Big Zuu & Callum Hudson-Odoi Explore The Relationship Between London, Music & Football In COPA90’s ‘The Crossover’

SUPPORTED BY COPA90

Words: James Keith
Photography: Kiera Liberati

Music and football have always been closely linked, particularly in the UK. While your first thought might be the dubious quality of World Cup songs, nowadays the relationship is a lot more authentic.

An appearance on the FIFA soundtrack has become a badge of honour for artists, and an accolade that’s perhaps even more valuable than the spike in streams that it brings. Even on an individual level, players’ pre-match playlists are discussed and dissected almost as much as the games themselves.

In light of that, COPA90 have launched a new video series called The Crossover, which explores the relationship between music and football and how that plays out in cities around the country. For the first episode, which focuses on London, they’ve teamed up with Big Zuu and Chelsea winger Callum Hudson-Odoi to lead the conversation. The video, which you can watch above, also features contributions from West London singer Lava La Rue, No Signal host Scully, writer Seun Areoye and singer-songwriter Olivia Dean.

Connecting via video chat, Zuu and Hudson-Odoi describe the influence of the areas they grew up in on their passions for both music and football. Although Zuu is a proud Liverpool supporter, his local area is clearly a point of pride for him as he describes the sights and sounds of his local high street, the mesh of cultures, languages and cuisines, with a broad smile across his face.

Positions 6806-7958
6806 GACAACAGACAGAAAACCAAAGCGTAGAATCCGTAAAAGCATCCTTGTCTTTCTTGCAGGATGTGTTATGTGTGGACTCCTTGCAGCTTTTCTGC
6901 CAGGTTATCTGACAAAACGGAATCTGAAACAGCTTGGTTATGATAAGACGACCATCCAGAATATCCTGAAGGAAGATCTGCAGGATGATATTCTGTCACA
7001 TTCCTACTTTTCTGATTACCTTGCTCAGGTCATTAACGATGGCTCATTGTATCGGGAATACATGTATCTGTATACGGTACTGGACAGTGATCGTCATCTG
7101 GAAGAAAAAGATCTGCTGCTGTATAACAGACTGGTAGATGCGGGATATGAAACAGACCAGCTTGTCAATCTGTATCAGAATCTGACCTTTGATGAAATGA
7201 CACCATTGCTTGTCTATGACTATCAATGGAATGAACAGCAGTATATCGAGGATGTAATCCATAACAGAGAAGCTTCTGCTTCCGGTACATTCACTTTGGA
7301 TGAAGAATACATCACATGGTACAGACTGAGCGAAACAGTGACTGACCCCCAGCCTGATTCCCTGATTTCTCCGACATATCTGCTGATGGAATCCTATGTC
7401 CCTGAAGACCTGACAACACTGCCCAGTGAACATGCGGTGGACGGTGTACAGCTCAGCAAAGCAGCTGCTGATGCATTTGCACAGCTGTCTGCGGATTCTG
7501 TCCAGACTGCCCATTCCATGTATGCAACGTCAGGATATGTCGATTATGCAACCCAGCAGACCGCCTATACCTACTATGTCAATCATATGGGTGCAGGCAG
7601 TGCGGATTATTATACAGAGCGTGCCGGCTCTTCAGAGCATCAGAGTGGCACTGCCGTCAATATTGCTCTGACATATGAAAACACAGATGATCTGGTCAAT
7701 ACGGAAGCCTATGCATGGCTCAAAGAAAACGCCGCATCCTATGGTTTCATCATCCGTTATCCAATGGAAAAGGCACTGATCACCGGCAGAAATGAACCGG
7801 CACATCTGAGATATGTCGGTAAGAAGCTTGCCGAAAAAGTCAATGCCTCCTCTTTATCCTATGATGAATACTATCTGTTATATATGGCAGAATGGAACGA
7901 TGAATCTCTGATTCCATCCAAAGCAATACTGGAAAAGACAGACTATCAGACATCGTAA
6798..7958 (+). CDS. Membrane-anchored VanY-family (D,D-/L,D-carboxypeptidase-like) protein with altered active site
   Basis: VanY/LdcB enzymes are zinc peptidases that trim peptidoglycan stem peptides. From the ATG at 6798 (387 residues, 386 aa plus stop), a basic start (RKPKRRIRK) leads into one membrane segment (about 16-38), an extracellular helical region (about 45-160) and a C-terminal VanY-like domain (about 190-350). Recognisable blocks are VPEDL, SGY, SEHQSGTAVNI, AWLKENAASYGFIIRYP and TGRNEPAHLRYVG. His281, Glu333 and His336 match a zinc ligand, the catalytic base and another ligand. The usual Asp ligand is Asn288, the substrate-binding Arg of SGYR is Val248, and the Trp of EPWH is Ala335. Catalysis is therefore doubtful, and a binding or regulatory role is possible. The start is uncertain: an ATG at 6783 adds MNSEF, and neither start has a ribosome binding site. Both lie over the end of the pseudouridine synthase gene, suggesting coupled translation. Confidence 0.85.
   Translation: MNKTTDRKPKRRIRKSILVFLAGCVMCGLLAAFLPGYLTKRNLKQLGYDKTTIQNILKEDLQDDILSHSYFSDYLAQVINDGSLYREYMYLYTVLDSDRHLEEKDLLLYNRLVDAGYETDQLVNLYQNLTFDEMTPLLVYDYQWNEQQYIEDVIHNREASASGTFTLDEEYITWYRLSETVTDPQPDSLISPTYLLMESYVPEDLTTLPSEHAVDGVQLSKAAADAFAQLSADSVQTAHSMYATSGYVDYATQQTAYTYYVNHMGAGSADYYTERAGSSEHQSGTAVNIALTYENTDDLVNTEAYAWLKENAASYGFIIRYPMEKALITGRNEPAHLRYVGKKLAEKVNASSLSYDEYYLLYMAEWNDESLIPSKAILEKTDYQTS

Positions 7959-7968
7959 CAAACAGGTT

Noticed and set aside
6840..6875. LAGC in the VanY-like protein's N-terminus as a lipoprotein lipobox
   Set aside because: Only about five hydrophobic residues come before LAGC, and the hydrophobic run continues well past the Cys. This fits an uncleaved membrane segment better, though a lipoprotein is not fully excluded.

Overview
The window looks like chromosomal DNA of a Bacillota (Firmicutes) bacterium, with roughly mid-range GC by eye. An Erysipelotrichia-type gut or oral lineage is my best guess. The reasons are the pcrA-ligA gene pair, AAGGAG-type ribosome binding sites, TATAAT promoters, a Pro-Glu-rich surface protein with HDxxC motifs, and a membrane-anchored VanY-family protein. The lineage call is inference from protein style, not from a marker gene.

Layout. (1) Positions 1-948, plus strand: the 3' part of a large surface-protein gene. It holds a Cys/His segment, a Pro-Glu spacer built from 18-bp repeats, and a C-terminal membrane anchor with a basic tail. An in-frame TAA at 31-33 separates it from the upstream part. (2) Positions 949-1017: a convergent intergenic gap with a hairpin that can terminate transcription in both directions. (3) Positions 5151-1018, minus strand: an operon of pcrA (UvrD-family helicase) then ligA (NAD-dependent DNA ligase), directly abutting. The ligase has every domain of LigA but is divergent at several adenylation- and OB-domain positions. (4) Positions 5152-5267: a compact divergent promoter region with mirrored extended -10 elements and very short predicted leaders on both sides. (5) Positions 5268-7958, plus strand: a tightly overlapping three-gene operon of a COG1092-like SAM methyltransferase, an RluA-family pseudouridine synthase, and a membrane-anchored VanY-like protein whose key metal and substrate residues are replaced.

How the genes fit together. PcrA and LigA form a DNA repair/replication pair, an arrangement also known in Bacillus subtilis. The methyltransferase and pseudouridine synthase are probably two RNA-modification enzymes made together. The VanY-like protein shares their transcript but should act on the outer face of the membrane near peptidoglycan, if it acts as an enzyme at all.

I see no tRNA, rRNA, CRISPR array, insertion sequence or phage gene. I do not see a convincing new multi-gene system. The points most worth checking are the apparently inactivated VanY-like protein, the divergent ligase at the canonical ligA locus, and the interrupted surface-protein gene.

The link between football and music isn’t a coincidence, either. In fact, they’ve always had a lot in common and both require a bit of star quality in those who reach the top. “The grime mandem wanna play football,” says Zuu. “We wanna be ballers, and I know a couple of ballers who wish they could spit some bars.” It’s why rappers like Don Strapzy, Kamakaze, Terminator, Don EE and Joe Black have all dipped their toes into both careers, and it’s why their transitions were so readily accepted.

Another connection, as No Signal host Scully explains, is that both football and music are seen as paths to success that aren’t blocked off for young working-class kids. “If you’re a yute from ends, the two things you know you can do regardless of your background is sports and music,” says Scully. With the barriers of wealth and nepotism removed, it doesn’t matter what your background is—if you’re talented, you can make it.

Hit play on episode one at the top and keep it locked on the COPA90 Football YouTube channel for future editions.


Posted on January 19, 2021